Scarlet fever may appear at any season. Nevertheless it oftenest breaks out towards the end of the summer, when it attacks whole families at once, and more especially the infant part of them. The patients feel rigors and shivering just as they do in other fevers. The symptoms, however, are moderate. Afterwards, however, the whole skin becomes covered with small red maculae thicker than those of measles, as well as broader, and redder and less uniform. These last for two or three days and then disappear. The cuticle peels off and branny scales remain lying on the surface like meal. They appear and disappear two or three timesSydenham 1693
Note: the term was probably in common use earlier; see Diary of Samuel Pepys November 10th, 1664 “My little girle Susan is fallen sicke of the meazles, we fear, or, at least, of a Scarlett fevour.“
1826 – Scarlet fever was generally regarded as a distinct disease from measles. However, there was a tendency to confuse the sore throat and mouth ulceration with angina maligna. This was not established as a distinct disease until 1826 when Pierre-Fidèle Bretonneau (1778-1862) provided the distinction, and the name “diphthérite“. Armand Trousseau (1801-1867) emphasised the last distinguishing feature by the aphorism “La scarlatine n’aime pas le larynx”
1836 – Richard Bright (1759-1858) in discussing the causes of the archaic term Bright’s disease (glomerulonephritis), stated that “scarlatina has apparently laid the foundation for the future mischief.” [source]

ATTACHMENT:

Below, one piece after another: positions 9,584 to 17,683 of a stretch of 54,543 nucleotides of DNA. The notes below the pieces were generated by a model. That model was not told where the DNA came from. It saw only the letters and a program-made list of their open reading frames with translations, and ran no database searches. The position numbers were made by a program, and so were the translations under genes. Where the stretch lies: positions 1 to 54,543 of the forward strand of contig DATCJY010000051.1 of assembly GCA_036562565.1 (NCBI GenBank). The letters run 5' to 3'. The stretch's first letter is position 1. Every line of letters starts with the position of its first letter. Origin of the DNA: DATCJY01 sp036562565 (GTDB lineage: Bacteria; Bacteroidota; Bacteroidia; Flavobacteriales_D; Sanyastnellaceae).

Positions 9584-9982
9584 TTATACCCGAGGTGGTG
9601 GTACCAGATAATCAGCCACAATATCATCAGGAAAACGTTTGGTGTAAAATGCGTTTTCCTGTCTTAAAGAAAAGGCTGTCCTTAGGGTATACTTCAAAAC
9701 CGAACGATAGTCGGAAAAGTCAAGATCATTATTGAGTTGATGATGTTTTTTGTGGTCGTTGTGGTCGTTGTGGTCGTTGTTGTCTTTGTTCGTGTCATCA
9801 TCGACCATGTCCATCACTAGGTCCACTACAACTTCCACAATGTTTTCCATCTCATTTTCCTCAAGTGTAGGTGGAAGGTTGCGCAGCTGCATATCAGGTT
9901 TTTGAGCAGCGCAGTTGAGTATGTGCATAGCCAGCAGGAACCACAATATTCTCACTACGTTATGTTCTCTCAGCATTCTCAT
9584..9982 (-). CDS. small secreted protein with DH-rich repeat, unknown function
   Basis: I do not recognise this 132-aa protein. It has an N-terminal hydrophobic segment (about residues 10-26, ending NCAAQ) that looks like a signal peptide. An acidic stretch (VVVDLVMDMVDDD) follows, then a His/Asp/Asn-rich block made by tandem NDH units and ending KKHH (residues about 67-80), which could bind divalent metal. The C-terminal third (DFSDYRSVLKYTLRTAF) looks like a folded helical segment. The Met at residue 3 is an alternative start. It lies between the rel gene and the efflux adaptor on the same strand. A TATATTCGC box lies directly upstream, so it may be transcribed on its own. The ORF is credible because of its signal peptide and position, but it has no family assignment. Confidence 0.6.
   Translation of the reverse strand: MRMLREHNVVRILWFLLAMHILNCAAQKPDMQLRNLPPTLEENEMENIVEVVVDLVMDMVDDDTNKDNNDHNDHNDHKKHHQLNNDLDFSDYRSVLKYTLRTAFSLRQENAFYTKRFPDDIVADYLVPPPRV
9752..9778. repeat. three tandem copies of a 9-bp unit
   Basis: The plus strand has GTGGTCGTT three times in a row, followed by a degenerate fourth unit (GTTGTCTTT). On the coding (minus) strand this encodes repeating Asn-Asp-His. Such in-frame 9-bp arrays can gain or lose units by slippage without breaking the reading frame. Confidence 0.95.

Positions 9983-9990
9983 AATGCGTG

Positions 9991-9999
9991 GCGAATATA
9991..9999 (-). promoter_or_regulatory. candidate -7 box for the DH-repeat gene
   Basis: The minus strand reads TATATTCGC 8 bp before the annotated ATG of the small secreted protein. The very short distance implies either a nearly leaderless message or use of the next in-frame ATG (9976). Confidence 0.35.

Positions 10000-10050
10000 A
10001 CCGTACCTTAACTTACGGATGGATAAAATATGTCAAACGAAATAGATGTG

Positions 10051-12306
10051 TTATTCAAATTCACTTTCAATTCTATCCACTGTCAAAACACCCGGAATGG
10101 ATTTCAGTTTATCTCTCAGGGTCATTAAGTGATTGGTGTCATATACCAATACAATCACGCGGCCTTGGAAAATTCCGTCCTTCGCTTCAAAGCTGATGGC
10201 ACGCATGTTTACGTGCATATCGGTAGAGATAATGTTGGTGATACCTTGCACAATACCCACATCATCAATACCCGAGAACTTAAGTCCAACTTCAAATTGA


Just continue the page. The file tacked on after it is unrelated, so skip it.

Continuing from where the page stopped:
1874 – Austrian surgeon, Theodor Billroth (1829-1894) provided the first description of streptococcal infection when he described the organism in cases of erysipelas and wound infections. He described “small organisms (Kettenkokken) as found in either isolated or arranged in pairs, sometimes in chains of four to twenty or more links (Streptococcus; Gr. strepto, a chain, and coccus, a berry).”
1879, Louis Pasteur (1822-1895) isolated the microorganism from the uteruses and blood of women with puerperal fever and demonstrated that streptococcus was the agent responsible for the disease which had the highest mortality rates for women and newborns at the time.
1884 – Julius Friedrich Rosenbach (1842-1923) examined bacteria isolated from suppurative lesions, and the species was named Streptococcus pyogenes (Gr., pyo, pus, and genes, forming). Initially sub-groups of streptococcus were labelled associated with various diseases such as S.eryespaltis, S. scarlatinae, and S. puerperalis but these were later organised under the single heading of S. pyogenes by Andrewes and Christie in 1932